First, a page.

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Table of Contents

Lead Story

The convergence of traditional and alternative payments


Industry Update

Effect of proposed debit regs on ISOs

Fed's proposed interchange cap dings AmEx

Merchant sues U.S. Bank for alleged data breach cover-up

EMS gives back during holidays


Research Rundown

Selling Prepaid

Prepaid in brief

PPS' CEO sees changing landscape ahead

How Fed draft rules might affect prepaid


Payment prognostications for 2011

Brandes Elitch
CrossCheck Inc.

Who owns the merchants?

Sarah Weston
Jaffe, Raitt, Heuer & Weiss PC


Street SmartsSM:
Will leasing make a comeback? - Part 1

Ken Musante
Eureka Payments LLC

Risk management and PCI

Tim Cranny
Panoptic Security Inc.

Evaluating the value (and cost) of training

Jeff Fortney
Clearent LLC

Marketing resolutions for the New Year

Peggy Bekavac Olson
Strategic Marketing

Company Profile

ISTS Worldwide Inc.

New Products

Robust gateway for e-commerce

CCS ePay
Charge Card Systems Inc.


Bring in the year with steely resolve


10 Years ago in
The Green Sheet


Resource Guide


A Bigger Thing

The Green Sheet Online Edition

January 10, 2011  •  Issue 11:01:01

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Who owns the merchants?

By Sarah Weston

In the payments industry the phrase "owning the merchants" is not readily understood by those unfamiliar with industry practices. Even experienced payment professionals often disagree on what it actually means. This article will discuss the ever-evolving definition of "merchant ownership" and give you tips about which ownership rights may be most valuable to you.

What does owning the merchants mean in concept?

A red flag goes up in my mind each time I am asked to draft an ISO agreement and my client informs me he or she has verbally agreed with the processor that the ISO will own the merchants. Drafting this arrangement on paper is easier said than done because the two parties often have not worked through the details of what owning the merchants really means.

I understand owning the merchants to mean that the ISO will, among other rights and obligations:

Or the ISO may have some combination of these rights, subject to card organization rules.

What does owning the merchants mean in practice?

If you were to ask the processor involved in the previously mentioned verbal agreement what it meant when it agreed the ISO would own the merchants, you would likely get a different answer than the list provided herein.

This is because merchant ownership means different things to different people. Even if your processor has agreed to allow you to own the merchants, the rights the processor will agree to give you in your contract can often be very different.

For instance, while the processor might be amenable to language that says the ISO owns the merchants and has a direct relationship with them, if there is a broad anti-assignment clause tucked away at the end of the ISO agreement (a clause that requires the ISO to obtain written consent before assigning the agreement or any right under that agreement), in effect the ISO might be prohibited from ever moving the merchants.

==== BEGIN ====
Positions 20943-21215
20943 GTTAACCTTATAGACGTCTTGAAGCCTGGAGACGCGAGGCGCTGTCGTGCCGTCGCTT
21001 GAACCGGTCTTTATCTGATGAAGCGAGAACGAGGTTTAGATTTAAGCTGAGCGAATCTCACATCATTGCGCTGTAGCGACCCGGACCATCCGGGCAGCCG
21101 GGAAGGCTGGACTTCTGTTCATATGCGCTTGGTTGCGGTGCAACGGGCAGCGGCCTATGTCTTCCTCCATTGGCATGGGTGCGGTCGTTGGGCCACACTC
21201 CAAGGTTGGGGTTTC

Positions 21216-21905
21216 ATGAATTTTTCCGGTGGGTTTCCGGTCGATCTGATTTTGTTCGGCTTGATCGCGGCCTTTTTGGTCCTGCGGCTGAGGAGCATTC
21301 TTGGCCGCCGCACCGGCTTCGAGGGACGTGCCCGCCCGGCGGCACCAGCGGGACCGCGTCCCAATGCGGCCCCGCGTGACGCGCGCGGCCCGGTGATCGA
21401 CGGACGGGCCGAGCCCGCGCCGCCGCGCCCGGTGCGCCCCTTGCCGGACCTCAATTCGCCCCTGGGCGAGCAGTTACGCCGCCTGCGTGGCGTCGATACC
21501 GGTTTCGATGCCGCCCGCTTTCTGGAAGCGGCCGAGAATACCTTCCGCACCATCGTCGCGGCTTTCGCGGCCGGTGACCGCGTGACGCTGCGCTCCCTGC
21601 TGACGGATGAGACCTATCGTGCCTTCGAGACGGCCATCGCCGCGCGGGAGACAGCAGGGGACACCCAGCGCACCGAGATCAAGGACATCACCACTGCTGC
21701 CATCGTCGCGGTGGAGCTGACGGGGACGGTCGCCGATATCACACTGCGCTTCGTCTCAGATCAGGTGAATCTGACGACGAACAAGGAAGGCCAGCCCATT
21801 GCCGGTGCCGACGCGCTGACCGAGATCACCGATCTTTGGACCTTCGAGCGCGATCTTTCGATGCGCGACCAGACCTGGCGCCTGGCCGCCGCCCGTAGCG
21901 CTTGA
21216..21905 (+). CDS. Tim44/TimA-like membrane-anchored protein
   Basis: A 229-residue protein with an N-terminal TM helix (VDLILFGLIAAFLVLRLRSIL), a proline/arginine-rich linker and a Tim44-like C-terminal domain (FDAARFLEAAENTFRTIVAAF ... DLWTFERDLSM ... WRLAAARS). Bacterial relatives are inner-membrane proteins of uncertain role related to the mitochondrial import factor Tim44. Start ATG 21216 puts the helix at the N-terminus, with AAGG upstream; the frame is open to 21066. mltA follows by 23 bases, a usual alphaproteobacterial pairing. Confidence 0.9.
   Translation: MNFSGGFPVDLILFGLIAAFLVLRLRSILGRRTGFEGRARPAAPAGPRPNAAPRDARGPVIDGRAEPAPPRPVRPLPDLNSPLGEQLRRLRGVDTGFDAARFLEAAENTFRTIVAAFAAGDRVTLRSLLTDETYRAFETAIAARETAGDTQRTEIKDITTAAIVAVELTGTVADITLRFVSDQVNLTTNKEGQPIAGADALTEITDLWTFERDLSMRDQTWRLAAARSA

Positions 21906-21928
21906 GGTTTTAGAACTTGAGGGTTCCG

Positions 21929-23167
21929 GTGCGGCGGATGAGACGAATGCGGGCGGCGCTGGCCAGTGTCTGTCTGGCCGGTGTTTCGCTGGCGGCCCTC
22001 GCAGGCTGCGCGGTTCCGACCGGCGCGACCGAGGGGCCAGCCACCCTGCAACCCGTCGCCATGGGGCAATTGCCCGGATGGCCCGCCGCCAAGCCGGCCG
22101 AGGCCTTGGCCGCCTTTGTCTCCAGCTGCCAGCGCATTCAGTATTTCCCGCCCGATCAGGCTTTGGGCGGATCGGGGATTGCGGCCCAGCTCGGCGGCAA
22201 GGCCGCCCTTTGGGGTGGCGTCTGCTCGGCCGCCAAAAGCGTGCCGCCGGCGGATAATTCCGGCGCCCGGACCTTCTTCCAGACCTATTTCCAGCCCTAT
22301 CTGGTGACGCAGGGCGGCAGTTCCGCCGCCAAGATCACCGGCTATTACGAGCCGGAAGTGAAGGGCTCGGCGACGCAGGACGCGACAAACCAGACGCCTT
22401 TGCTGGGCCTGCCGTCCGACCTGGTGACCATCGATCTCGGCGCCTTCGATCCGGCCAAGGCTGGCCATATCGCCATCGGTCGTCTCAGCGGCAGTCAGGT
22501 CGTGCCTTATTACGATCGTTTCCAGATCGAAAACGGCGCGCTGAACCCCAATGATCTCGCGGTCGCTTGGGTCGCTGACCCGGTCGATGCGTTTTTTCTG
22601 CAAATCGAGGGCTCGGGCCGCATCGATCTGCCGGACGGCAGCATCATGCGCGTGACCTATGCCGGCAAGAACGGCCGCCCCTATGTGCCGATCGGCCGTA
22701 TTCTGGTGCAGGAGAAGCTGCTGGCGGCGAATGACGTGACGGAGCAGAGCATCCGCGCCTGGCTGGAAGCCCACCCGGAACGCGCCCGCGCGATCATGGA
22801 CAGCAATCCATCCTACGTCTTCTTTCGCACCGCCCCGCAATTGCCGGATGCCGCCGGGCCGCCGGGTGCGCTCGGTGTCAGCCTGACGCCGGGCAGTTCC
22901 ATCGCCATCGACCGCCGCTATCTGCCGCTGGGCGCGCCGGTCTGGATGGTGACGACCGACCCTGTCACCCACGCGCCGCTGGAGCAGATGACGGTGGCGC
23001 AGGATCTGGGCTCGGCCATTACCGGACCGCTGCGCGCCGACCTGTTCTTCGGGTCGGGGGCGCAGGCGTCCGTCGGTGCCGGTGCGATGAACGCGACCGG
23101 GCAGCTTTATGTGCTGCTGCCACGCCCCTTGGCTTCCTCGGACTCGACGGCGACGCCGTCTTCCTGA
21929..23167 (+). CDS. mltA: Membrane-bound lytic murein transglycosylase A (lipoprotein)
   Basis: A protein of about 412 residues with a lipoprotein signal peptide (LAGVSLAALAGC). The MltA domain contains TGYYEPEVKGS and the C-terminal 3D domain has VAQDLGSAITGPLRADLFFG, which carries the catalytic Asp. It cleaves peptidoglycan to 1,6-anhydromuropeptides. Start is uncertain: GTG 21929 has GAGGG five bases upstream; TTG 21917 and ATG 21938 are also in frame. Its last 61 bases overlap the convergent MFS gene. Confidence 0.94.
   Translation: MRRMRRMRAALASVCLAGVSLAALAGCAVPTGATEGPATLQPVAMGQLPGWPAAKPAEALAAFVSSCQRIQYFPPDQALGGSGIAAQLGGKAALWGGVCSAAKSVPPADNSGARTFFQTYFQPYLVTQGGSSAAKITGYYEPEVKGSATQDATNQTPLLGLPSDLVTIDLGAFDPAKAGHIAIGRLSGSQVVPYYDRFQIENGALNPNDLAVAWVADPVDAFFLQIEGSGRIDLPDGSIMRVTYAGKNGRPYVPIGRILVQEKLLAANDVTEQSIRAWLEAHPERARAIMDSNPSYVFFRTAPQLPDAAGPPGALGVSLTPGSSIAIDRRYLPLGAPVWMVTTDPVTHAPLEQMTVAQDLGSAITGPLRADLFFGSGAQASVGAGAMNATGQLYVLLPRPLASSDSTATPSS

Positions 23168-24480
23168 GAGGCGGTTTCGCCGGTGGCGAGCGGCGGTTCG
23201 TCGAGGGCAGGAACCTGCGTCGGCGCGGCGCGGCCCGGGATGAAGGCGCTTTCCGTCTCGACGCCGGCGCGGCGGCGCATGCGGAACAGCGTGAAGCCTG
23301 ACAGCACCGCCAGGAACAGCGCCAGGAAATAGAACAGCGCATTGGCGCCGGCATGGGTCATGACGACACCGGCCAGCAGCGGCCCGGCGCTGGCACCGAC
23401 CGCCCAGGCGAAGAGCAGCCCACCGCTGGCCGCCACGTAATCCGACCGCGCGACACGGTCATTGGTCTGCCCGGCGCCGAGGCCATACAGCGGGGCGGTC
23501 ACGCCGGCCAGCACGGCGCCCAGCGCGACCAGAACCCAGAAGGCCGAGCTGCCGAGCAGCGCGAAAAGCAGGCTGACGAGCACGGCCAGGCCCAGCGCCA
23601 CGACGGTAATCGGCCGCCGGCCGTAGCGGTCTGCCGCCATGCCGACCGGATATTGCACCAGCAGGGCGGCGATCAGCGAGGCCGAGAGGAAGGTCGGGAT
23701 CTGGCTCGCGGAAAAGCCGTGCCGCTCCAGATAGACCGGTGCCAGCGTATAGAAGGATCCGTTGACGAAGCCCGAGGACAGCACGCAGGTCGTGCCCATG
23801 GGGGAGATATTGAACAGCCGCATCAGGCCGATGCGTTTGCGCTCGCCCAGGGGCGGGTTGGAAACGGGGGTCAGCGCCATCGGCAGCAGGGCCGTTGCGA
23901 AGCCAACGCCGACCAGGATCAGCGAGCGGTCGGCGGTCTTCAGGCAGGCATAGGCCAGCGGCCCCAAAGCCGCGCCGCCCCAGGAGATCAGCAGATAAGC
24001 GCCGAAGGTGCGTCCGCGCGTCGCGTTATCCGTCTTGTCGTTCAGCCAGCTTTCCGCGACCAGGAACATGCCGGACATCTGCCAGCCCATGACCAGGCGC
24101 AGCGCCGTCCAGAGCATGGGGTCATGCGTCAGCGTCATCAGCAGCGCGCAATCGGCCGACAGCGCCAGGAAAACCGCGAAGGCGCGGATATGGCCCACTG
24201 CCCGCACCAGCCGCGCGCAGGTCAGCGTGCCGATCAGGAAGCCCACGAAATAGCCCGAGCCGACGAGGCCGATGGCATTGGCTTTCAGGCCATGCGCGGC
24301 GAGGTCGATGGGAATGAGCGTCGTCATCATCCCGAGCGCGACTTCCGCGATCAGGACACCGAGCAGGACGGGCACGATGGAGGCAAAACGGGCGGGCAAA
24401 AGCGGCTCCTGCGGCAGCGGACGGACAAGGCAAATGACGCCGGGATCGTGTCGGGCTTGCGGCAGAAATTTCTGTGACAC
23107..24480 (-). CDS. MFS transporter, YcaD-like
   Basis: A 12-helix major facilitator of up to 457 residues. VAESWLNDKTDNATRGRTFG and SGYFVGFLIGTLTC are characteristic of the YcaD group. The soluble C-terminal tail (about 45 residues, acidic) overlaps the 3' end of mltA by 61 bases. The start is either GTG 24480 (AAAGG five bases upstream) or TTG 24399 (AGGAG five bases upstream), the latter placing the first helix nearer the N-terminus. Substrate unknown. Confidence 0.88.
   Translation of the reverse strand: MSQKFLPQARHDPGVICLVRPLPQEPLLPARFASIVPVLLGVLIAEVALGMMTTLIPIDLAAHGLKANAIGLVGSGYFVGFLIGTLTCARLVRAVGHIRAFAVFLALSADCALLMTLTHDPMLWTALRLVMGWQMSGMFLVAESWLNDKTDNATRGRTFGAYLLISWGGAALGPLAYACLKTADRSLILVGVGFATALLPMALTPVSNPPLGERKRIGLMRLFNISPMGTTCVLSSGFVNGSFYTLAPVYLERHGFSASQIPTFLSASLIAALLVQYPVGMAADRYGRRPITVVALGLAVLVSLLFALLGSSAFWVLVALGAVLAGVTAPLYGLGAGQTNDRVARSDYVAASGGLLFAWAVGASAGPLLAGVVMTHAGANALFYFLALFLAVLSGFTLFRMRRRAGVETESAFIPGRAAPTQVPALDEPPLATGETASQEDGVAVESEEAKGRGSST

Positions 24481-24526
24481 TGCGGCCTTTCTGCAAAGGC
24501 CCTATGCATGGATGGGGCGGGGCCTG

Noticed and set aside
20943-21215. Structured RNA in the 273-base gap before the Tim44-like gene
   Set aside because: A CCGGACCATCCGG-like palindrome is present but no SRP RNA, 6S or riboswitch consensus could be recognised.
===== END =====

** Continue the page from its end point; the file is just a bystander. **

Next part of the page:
What kind of ownership is that? It's like buying a car that you are only allowed to sell if your boss gives you written consent to do so - at his or her sole discretion.

Even if you and your processor are on the same page regarding who owns the merchants, as well as what that means in practice, unless your ISO agreement clearly explains that agreement on paper, you have no guaranty that a third party will understand your arrangement the same way you do.

This is problematic. What if something goes wrong in your relationship with the processor and one party sues the other? In that case, a judge or jury might end up interpreting what your contract means.

The jury reading your contract probably has no working understanding of the payments industry, including the concept of merchant ownership, and thus would have no way to understand the agreement between you and your processor unless it is set forth clearly and simply in your ISO agreement.

Since no two groups of industry players tend to agree on specifically what merchant ownership means, the only way to protect yourself is to clearly define this relationship in the contract between you and your processor. If you don't, you might be in for an unpleasant surprise when you attempt to exercise your ownership rights.

Other related rights

Other rights related to merchant ownership include:

To make sure you can exercise rights in accordance with your idea of merchant ownership, hammer out the details of what it really means to have merchant ownership so you, your processor and any third parties reading your contract see the same picture.

The recommendations herein are general suggestions; they are not a substitute for legal advice. For specific information, consult experienced legal counsel. Sarah Weston is an attorney at Jaffe, Raitt, Heuer & Weiss PC and advises businesses on contract and regulatory issues in the merchant acquiring, stored value, automated clearing house and payment systems industries. You can reach her at 248-351-3000 or at

Notice to readers: These are archived articles. Contact names or information may be out of date. We regret any inconvenience.

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